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End Of The War On Cancer?

Let’s hope so. Time and again I have used the image of a WWI battlefield as a totem for what it means to be “at war” with cancer. Lots of dead soldiers, of course. But it’s always the battlefield that comes off worst.

The soldiers are our cells; the battlefield is our body. Remember that image when you hear of Nixon’s “war on cancer” being touted around.

What is needed is smarter cancer treatments, not more deadly “killer” treatments. We need ingenuity, not violence. The old idea of blast-it-to-hell is not just wrong, it’s damnably wrong; in fact quite wicked and lazy.

That’s what has got oncologists a bad name. Belt away with chemo or radiation, pocket the money and then (patient died), “Next!”

But as I keep saying—and this puts me out of step with propaganda-based holistic thinkers (most of which have NEVER treated cancer patients!)—there are good doctors and researchers out there, worrying at the problem and working away from the orthodox side of the fence. Decent people.

And they are getting results.

Even allowing for the usual massaging of figures, there is no doubt that orthodoxy has, in the main, understood that working WITH Nature and WITH the immune system is the only way that makes sense.

A new report, the AACR Cancer Progress Report 2011, released this month by the American Association for Cancer Research (AACR), gives some cause for optimism.

From 1990 to 2007, death rates for all cancers combined dropped 22% for men and 14% for women, resulting in nearly 900,000 fewer deaths during that time, according to the report.

Today, more than 68% of adults live five years or more after being diagnosed, up from 50% in 1975. The five-year survival rate for all childhood cancers combined is 80%, compared to 52% in 1975.

There are about 12 million cancer survivors living in the United States; 15% of them were diagnosed 20 or more years ago.

So don’t forget that, when you are reading the latest cancer “testimonial” about an unproven treatment. There are MILLIONS of testimonials for orthodox therapy you never get to hear about.

Where the report falls down—and what we can never know—is how much of this improvement comes from people adopting alternative treatments and methods. It’s pure speculation to say a few, some or very many. We just don’t know, honestly.

But remember these are official figures, so it covers people in the system. Something is working. There are real improvements, not just fake statistics.

One of the biggest successes is very real: breast cancer deaths fell about 28% from 1990 to 2006. It wasn’t caused by the introduction of a new treatment, that’s for sure. So what was it? We think that is due to women stopping HRT such as Premarin in droves.

Colorectal deaths have fallen 28% in women and 33% in men; deaths from leukemia have fallen nearly 15% in women and 10% in men; and deaths from stomach cancer have fallen 34% in women and 43% in men.

Many more men are also surviving prostate cancer, with death rates falling 39%.

Now I have written elsewhere that a 5-year survival rate is not all that exciting. I wouldn’t consider it a “success” if the patient died 5½ years after my treatment.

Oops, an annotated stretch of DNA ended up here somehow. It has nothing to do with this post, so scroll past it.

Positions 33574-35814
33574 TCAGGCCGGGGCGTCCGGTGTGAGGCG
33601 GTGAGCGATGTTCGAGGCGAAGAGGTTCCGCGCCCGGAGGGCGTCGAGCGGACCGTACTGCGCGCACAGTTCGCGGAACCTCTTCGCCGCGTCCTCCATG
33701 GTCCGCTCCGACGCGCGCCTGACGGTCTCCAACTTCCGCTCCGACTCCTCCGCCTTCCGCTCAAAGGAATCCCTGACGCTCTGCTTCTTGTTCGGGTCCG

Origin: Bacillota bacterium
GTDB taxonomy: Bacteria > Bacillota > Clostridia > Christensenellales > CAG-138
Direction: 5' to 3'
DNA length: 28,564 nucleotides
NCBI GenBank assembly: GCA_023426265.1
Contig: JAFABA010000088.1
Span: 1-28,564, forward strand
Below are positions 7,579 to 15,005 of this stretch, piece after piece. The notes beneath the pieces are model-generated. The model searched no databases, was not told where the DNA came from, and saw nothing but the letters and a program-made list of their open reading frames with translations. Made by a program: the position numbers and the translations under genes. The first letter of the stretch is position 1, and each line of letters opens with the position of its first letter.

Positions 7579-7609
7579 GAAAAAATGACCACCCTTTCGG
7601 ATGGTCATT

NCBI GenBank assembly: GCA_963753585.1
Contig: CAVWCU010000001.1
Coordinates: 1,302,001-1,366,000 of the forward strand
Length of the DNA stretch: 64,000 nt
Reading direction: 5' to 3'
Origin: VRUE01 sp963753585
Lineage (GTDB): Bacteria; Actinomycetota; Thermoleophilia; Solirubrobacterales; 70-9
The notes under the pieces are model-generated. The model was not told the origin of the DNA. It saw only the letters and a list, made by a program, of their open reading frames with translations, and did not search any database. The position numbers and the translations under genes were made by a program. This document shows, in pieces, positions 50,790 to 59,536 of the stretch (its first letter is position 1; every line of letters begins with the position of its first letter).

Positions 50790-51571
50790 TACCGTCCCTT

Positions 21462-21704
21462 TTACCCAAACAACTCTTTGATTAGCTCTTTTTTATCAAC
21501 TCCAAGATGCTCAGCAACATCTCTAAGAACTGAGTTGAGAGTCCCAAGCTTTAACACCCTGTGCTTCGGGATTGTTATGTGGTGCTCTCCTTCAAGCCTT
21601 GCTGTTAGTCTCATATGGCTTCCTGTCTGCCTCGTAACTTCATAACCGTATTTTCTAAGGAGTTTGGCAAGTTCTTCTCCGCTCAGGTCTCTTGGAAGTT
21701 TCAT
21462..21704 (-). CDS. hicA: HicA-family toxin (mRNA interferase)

But the important thing is the trend. As I said, it does represent significant changes in the way orthodoxy looks at overcoming cancer. There is a better understanding of how to harness the immune system to fight the cancer; more targeted drugs that interfere with the cancer while leaving healthy cells alone; and treatments that are based on specific genetic characteristics of the cancer.

According to co-chair of the report Dr. Judy Garber, president of the AACR and director of the Center for Cancer Genetics and Prevention at the Dana-Farber Cancer Institute in Boston: many of the advances in treating cancer stem from molecular biology, which is unlocking the genetics of tumors that has led to an “explosion of knowledge” about how cancer grows.

Molecular biology is revealing a great deal about what makes cancer tick and, as a result, we learned that cancer is fundamentally a set of genetic diseases. Not that it’s inherited, but the problems that make cancer cells become cancer cells instead of normal cells is that their genes change.

Genes direct cells to divide or when not to, and when to die (so-called apoptosis). Cancer is an out-of-control process in which errors in the genes causes cells to continue to divide rather than to die, or to leave the place where they’re growing and to grow new colonies elsewhere: metastasic spread.

Understanding which genes are driving the errors inside the cell has led to the development of more targeted treatments. This working WITH Nature can only be an improvement.

The really dismal killers, like pancreatic cancer, ovarian and lung cancer are most deadly because they are so late in revealing themselves, often riddling the entire body with metastases before the patient is diagnosed. Figures for recovery remain desperately low.

If you have pancreatic cancer one of the very few proven successes is Beard’s enzyme therapy. It was later re-released by William Donald Kelley DDS and is currently available from Nicholas Gonzalez, who did some pioneer research work with this therapy that has stood the test of time.

I’ve described for you, in great detail, many alternative therapies, such as the Kelley/Beard Method. A sweeping review of alternative therapies that work (and some of those that don’t) is to be found in my new “Cancer Research Secrets”.

You can learn more and get yourself a copy here:

Cancer Research Secrets

The post End Of The War On Cancer? appeared first on Dr. Keith Scott-Mumby.

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